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The most important financial tool

Math skills don't mean much if you're not self-aware.

By Donna_Freedman Sep 14, 2012 12:20PM
Image: Pie Chart (© Christine Balderas/Photodisc/Getty Images)

Recently the Daily Worth personal finance website posed a question to its readers: "Which basic money skill do you think is the most important?"

My immediate answer: awareness

It doesn't matter how good you are at math, or how many personal finance books you read, if you're oblivious to the reality of your funds. Right off the top of my head I can think of four vital types of financial awareness.

1. Awareness of where your money goes.
Big expenditures are easy to spot: rent, utilities, car insurance. But how often do you leave the house with a couple of twenties and return with some crumpled singles -- and no idea where the rest of it went?

Time to pay attention to your spending. Do this on paper, or do it with budgeting software like Mint.com or Adaptu. But do it.

2. Awareness of why you buy. Before unlimbering that debit card, take a couple of seconds to consider whether you really need that new T-shirt/paperback/DVD. Would your life be diminished if you didn't get it? Can you wait a couple of days, then see if you still want it? In other words, stop swiping on autopilot.

3. Awareness of a financial future. Got goals? Or do you just drift along from month to month, with no long-term plans? Maybe you're one of those people who figures to tackle saving/investing/retirement "later." Unfortunately, "later" generally translates as "sometime between next week and not ever." (Post continues after video.)
If you think you're the exception, that you'll definitely take care of it by the end of the year, ask yourself this: Why can't you start now?

4. Awareness that sometimes a want is
a need. You should certainly enjoy the fruits of your labors. Just do it mindfully, not reflexively, and get the most for your money. Research major purchases, use a price-comparison website to find the best deal, and pay with a discounted gift card when possible.

And do it after you've taken care of business, which includes funding those long-term goals. Sometimes it's hard to imagine how the sacrifices you make today will pay off decades down the road. But you are responsible for that future, which means being responsible in the present.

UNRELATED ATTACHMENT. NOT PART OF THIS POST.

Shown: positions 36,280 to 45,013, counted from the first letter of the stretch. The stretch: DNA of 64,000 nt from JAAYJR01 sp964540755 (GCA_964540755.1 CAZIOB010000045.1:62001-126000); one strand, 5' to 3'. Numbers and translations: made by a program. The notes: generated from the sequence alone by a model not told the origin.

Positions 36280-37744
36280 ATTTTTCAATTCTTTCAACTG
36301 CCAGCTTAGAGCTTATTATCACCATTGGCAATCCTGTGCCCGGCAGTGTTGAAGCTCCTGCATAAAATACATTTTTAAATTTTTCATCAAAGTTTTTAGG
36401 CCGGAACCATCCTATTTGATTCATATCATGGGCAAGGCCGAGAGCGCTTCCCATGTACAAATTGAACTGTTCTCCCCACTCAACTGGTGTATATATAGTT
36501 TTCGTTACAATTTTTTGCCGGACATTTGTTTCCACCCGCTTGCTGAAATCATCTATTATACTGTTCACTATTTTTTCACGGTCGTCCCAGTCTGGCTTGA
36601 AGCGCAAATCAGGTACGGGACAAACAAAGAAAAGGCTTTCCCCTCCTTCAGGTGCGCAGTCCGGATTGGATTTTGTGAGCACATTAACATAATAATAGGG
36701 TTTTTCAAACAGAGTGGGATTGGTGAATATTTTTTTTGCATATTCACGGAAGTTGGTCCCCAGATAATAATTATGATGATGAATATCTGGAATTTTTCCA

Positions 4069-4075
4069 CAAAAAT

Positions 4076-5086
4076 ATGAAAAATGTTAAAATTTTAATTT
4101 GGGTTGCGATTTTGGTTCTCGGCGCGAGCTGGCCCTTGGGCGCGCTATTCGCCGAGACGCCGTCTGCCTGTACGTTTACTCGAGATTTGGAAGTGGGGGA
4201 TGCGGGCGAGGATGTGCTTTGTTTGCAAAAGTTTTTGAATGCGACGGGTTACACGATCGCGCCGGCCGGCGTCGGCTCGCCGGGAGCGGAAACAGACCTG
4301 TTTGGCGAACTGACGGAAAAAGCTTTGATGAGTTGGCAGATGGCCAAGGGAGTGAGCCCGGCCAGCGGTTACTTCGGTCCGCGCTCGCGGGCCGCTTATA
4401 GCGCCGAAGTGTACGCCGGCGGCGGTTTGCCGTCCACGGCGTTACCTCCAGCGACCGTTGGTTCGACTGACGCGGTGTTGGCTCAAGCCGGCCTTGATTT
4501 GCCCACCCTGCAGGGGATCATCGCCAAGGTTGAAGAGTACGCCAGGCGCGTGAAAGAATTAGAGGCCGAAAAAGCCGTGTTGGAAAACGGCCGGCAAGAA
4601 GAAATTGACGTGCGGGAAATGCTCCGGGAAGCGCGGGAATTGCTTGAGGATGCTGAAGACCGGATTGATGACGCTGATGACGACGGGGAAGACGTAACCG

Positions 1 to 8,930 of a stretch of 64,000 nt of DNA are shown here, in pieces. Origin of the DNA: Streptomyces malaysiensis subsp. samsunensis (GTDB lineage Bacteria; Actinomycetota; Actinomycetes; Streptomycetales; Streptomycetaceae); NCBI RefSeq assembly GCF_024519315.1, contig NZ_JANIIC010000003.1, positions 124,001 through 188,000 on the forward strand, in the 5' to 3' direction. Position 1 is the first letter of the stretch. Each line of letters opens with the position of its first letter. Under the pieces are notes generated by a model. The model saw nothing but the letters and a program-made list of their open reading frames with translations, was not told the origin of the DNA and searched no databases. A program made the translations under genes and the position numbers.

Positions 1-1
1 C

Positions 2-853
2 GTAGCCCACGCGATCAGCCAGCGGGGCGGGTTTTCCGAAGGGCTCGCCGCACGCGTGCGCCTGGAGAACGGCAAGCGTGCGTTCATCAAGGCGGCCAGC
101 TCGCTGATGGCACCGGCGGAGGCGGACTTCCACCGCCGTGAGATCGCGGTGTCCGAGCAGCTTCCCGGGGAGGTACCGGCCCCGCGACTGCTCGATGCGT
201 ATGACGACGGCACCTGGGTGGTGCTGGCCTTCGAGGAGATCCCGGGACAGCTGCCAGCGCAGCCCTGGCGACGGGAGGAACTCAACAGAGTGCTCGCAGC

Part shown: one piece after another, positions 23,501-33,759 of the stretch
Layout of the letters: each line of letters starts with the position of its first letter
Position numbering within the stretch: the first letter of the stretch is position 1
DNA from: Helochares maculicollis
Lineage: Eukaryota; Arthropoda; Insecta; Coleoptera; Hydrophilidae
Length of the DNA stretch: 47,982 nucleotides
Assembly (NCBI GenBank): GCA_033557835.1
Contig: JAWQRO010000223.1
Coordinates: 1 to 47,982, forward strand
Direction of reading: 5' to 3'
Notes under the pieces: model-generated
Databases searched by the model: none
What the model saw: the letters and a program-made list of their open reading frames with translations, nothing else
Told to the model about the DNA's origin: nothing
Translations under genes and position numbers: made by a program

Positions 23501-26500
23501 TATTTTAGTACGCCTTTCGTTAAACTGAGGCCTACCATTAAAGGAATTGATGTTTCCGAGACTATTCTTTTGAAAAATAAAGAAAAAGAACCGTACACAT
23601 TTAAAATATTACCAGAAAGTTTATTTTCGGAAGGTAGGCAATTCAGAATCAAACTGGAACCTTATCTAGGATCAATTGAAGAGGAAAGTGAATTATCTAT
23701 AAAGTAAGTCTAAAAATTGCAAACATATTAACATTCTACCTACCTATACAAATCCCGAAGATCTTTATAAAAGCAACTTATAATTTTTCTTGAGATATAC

Readers:
What money skill do you think is the most important? How did you learn it?

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3Comments
Sep 14, 2012 10:02PM
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Another good bit of advice from Donna. Keep it up.
Sep 16, 2012 4:21PM
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Another question I ask myself before buying something is "how OFTEN am I really going to use this thing?"  This will help you prioritize your purchases, and you'll get the best value for your money.  There's no point in spending good money on something that you'll almost never use.

The only exception to this rule is buying some tools, generally if the tool will pay for itself the first time I use it, then I don't worry about the cost.
Sep 19, 2012 9:09AM
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Awareness is #1 with Discipline being a close runner-up at #2.  As the old saying goes 
“A computer lets you make more mistakes faster than any invention in human history-with the possible exceptions of handguns and tequila”

Having a computer or a tool (Mint, Quicken, etc) doesn't really make a difference if the operator is making bad decisions.  If you can make good decisions, (i.e. keeping your awareness level up), a pencil and paper work great.  

I started with trying to teach my kids the 'want' vs 'need' when they were younger... and it's a lesson I keep needing to remind myself now that they're grown.

Great article.
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Donna Freedman's Frugal Nation blog is for readers who want to live cheaply -- whether due to necessity or a lifestyle choice. It explores living sustainably and making life more meaningful at the same time.

ABOUT DONNA FREEDMAN

Donna Freedman

Donna Freedman, a writer based in Anchorage, Alaska, writes the Frugal Nation blog for MSN Money. She won regional and national prizes during an 18-year newspaper career and earned a college degree in midlife without taking out student loans. Donna also writes about the frugal life for her own site, Surviving and Thriving.

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